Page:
An individual defendant is not liable on a civil rights claim unless the facts establish the defendant's personal involvement in the constitutional deprivation or a causal connection between the defendant's wrongful conduct and the alleged constitutional deprivation. See Hansen v. Black, 885 F.2d 642, 646 (9th Cir. 1989); Johnson v. Duffy, 588 F.2d 740, 743-44 (9th Cir. 1978). That is, plaintiff may not sue any official on the theory that the official is liable for the unconstitutional conduct of his or her subordinates. Iqbal, 129 S. Ct. at 1948. Because respondeat superior liability is inapplicable to § 1983 suits, "a plaintiff must plead that each Government-official defendant, through the official's own individual actions, has violated the Constitution." Id.

The allegations against defendant Walker fail under these standards, as plaintiff appears to name Walker as a defendant solely because of Walker's apparent position as a supervisor. The complaint does not allege facts showing that Walker personally participated in depriving plaintiff of any constitutional rights. The allegations against defendant Walker thus fail to state a cognizable claim.

The complaint alleges defendant Virga violated plaintiff's Eighth Amendment rights because he ended plaintiff's single cell status, which resulted in plaintiff being sexually assaulted by his cellmate. Under the Eighth Amendment, "prison officials have a duty to protect prisoners from violence at the hands of other prisoners." Farmer v. Brennan, 511 U.S. 825, 833 (1994) (internal quotation marks, ellipsis, and citation omitted). However, "not . . . every injury suffered by one prisoner at the hands of another . . . translates into constitutional liability for prison officials responsible for the victim's safety." Id. at 834. A prison official may be held liable for an assault suffered by one inmate at the hands of another only where the assaulted inmate can show that the injury is sufficiently serious, id. at 834 (citing Wilson v. Seiter, 501 U.S. 294, 298 (1991)), and that the prison official was deliberately indifferent to the risk of harm, id. at 837. Thus, the relevant inquiry is whether prison officials, "acting with deliberate indifference, exposed a prisoner to a sufficiently substantial risk of serious damage to his future health." Id. at 834 (internal quotation omitted). To be deliberately indifferent, the "official must both be aware of facts from which the inference could be drawn that a substantial risk of serious harm exists, and he must also draw the inference." Id. "Whether a prison official had the requisite knowledge of a substantial risk is a question of fact subject to demonstration in the usual ways, including inference from circumstantial evidence . . . and a factfinder may conclude that a prison official knew of a substantial risk from the very fact that the risk was obvious." Id. at 842. The "obviousness of a risk," however, is not conclusive, and "a prison official may demonstrate that the obvious escaped him . . ." Id. at 843, n.8.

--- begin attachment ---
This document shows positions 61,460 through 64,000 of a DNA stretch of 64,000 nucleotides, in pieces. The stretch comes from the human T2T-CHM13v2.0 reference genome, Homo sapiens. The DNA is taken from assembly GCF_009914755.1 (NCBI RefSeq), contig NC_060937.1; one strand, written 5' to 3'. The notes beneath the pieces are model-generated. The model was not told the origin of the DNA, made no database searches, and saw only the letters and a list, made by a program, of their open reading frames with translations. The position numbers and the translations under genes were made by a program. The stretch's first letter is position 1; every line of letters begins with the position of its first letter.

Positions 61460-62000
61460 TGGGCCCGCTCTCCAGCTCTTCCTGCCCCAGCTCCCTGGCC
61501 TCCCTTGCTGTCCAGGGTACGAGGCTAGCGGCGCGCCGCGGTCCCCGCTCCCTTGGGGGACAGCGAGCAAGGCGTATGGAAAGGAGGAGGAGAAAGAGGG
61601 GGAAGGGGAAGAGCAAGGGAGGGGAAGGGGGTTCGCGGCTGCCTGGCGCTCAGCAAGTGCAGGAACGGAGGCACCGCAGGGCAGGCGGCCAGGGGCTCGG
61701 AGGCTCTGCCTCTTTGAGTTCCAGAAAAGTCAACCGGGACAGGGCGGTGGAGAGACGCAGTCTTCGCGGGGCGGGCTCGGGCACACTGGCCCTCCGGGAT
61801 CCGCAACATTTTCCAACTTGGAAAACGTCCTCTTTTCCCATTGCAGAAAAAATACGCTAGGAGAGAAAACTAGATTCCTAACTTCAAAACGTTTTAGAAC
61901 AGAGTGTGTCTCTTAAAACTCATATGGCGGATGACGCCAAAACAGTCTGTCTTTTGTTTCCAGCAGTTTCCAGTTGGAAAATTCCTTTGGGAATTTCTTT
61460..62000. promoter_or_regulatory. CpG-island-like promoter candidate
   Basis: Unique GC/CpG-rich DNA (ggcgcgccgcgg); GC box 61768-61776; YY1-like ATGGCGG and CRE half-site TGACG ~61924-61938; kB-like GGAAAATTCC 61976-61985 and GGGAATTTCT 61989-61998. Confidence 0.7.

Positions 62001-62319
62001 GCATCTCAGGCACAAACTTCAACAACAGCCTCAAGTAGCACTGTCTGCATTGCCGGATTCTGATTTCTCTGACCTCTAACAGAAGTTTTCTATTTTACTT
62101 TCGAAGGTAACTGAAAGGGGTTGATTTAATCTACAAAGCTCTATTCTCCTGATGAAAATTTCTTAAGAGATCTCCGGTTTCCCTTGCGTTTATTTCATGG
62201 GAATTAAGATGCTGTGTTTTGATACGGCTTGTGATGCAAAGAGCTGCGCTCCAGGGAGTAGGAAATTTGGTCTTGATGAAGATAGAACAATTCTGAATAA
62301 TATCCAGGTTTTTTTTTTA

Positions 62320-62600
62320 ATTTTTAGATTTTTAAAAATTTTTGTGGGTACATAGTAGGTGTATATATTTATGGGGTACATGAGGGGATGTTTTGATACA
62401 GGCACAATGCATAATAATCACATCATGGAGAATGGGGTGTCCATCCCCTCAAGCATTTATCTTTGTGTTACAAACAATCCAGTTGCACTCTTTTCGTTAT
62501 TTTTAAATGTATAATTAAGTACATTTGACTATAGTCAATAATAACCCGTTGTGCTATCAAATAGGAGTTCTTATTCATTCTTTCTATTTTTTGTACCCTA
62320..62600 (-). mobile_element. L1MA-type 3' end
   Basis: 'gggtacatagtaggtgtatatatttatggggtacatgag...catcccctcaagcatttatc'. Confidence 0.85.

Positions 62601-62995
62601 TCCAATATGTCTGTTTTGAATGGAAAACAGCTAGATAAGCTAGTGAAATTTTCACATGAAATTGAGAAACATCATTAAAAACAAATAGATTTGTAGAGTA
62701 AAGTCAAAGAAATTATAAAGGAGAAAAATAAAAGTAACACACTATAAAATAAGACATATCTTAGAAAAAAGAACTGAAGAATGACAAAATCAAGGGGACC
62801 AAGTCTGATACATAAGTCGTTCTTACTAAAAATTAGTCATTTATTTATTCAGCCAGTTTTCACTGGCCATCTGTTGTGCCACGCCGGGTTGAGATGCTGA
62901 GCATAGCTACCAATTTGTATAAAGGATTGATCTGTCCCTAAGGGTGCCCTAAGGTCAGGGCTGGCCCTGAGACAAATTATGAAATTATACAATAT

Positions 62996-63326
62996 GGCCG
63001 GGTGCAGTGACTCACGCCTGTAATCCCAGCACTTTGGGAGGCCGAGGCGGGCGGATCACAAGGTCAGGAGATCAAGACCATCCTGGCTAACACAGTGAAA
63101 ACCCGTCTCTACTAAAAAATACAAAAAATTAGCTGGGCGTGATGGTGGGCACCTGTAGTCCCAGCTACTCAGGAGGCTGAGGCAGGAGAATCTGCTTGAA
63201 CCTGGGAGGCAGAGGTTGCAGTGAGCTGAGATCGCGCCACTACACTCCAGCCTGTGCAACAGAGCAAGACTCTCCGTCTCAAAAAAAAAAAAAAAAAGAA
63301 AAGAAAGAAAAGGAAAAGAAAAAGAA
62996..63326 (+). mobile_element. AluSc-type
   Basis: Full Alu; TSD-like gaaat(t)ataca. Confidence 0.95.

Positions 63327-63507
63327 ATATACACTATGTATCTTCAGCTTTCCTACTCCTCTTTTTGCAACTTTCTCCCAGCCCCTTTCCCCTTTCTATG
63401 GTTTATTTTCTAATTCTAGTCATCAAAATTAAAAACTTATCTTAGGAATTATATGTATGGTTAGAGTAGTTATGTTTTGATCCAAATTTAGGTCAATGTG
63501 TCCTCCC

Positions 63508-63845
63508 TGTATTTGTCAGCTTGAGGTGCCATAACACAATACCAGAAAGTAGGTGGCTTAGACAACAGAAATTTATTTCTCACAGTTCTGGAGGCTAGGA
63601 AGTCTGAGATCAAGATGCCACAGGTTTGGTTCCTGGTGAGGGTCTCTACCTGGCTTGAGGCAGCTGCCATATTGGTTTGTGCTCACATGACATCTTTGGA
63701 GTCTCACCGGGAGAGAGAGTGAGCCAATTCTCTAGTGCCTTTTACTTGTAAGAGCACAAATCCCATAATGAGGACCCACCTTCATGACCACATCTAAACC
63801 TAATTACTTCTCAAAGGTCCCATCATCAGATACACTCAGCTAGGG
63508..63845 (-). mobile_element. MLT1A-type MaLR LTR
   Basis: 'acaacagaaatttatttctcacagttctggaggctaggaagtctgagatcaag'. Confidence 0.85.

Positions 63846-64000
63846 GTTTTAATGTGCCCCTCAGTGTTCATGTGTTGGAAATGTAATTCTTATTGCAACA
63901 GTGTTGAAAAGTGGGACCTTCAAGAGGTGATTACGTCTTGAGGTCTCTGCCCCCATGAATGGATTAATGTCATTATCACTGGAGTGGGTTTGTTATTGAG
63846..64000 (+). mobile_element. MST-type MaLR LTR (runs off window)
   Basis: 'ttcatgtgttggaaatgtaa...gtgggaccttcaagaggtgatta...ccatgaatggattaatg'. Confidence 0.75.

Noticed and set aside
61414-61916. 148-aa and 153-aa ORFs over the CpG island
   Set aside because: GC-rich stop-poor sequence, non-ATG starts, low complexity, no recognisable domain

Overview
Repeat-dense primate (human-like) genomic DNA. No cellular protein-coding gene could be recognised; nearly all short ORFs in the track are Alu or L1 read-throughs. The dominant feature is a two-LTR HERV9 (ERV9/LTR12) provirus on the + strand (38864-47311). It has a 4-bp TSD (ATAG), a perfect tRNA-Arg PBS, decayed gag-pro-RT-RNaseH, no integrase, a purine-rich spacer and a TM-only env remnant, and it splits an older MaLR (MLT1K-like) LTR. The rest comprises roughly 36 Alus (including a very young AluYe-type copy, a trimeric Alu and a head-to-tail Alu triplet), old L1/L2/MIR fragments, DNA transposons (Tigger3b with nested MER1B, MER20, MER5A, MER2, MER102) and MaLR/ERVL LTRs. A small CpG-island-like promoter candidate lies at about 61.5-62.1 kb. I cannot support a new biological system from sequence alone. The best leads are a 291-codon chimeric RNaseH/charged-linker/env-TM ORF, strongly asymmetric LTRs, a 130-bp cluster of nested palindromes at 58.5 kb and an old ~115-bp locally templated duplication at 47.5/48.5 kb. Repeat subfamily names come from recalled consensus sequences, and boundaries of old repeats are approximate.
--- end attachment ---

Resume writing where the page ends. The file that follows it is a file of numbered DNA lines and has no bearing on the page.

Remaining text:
The complaint does not allege facts showing that defendant Virga acted with the requisite deliberate indifference when he discontinued plaintiff's single cell status. The allegations against defendant Virga thus fail to state a cognizable claim.

The complaint also alleges defendants Heintschel and Williams violated plaintiff's due process rights. To state a claim for violation of the right to procedural due process, plaintiff must allege facts showing: "(1) a deprivation of a constitutionally protected liberty or property interest, and (2) a denial of adequate procedural protections." Kildare v. Saenz, 325 F.3d 1078, 1085 (9th Cir. 2003). It appears from the complaint and its exhibits that plaintiff lost good time credits following the disciplinary hearing, and that he received an "adverse transfer" following the ICC hearing.